Display Settings:

Format

Send to:

Choose Destination
We are sorry, but NCBI web applications do not support your browser and may not function properly. More information
J Biol Chem. 2009 Nov 6;284(45):30994-1005. doi: 10.1074/jbc.M109.050443. Epub 2009 Aug 18.

Sterol and diacylglycerol acyltransferase deficiency triggers fatty acid-mediated cell death.

Author information

  • 1Department of Pediatrics, Columbia University Medical Center, New York, New York 10032, USA.

Abstract

Deletion of the acyltransferases responsible for triglyceride and steryl ester synthesis in Saccharomyces cerevisiae serves as a genetic model of diseases where lipid overload is a component. The yeast mutants lack detectable neutral lipids and cytoplasmic lipid droplets and are strikingly sensitive to unsaturated fatty acids. Expression of human diacylglycerol acyltransferase 2 in the yeast mutants was sufficient to reverse these phenotypes. Similar to mammalian cells, fatty acid-mediated death in yeast is apoptotic and presaged by transcriptional induction of stress-response pathways, elevated oxidative stress, and activation of the unfolded protein response. To identify pathways that protect cells from lipid excess, we performed genetic interaction and transcriptional profiling screens with the yeast acyltransferase mutants. We thus identified diacylglycerol kinase-mediated phosphatidic acid biosynthesis and production of phosphatidylcholine via methylation of phosphatidylethanolamine as modifiers of lipotoxicity. Accordingly, the combined ablation of phospholipid and triglyceride biosynthesis increased sensitivity to saturated fatty acids. Similarly, normal sphingolipid biosynthesis and vesicular transport were required for optimal growth upon denudation of triglyceride biosynthesis and also mediated resistance to exogenous fatty acids. In metazoans, many of these processes are implicated in insulin secretion thus linking lipotoxicity with early aspects of pancreatic beta-cell dysfunction, diabetes, and the metabolic syndrome.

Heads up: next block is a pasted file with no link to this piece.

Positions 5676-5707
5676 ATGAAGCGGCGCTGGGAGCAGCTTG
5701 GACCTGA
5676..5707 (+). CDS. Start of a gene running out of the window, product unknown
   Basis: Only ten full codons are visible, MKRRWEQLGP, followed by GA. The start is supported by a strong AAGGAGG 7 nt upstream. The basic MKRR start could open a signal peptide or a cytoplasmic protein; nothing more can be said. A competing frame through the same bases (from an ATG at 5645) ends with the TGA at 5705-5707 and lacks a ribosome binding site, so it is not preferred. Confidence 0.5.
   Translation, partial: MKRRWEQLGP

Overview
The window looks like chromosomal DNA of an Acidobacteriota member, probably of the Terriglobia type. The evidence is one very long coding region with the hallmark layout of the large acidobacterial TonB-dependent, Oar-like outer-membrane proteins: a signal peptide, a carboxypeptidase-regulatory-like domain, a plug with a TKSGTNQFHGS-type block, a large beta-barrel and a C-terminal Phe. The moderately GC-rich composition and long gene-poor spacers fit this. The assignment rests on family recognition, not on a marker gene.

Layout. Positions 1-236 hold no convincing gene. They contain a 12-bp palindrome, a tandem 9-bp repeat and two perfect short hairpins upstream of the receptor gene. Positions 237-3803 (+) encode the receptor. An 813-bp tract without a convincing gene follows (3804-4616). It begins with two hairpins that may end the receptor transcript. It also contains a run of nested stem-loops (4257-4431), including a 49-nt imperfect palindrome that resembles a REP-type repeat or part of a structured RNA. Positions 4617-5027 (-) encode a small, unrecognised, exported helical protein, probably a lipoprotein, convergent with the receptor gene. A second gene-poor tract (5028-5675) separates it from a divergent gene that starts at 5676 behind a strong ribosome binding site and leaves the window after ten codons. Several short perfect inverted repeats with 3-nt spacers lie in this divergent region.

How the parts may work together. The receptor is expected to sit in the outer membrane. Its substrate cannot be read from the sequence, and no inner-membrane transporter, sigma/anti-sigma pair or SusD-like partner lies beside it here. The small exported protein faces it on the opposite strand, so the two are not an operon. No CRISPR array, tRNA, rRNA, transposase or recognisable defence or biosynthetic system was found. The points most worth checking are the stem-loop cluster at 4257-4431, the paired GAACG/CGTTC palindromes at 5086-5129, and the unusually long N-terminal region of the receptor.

PMID:
19690167
[PubMed - indexed for MEDLINE]
PMCID:
PMC2781500
Free PMC Article

Images from this publication.See all images (7)Free text

FIGURE 1.
FIGURE 2.
FIGURE 3.
FIGURE 4.
FIGURE 5.
FIGURE 6.
FIGURE 7.
PubMed Commons home

PubMed Commons

0 comments
How to join PubMed Commons

    Supplemental Content

    Full text links

    Icon for HighWire Icon for PubMed Central
    Loading ...
    Write to the Help Desk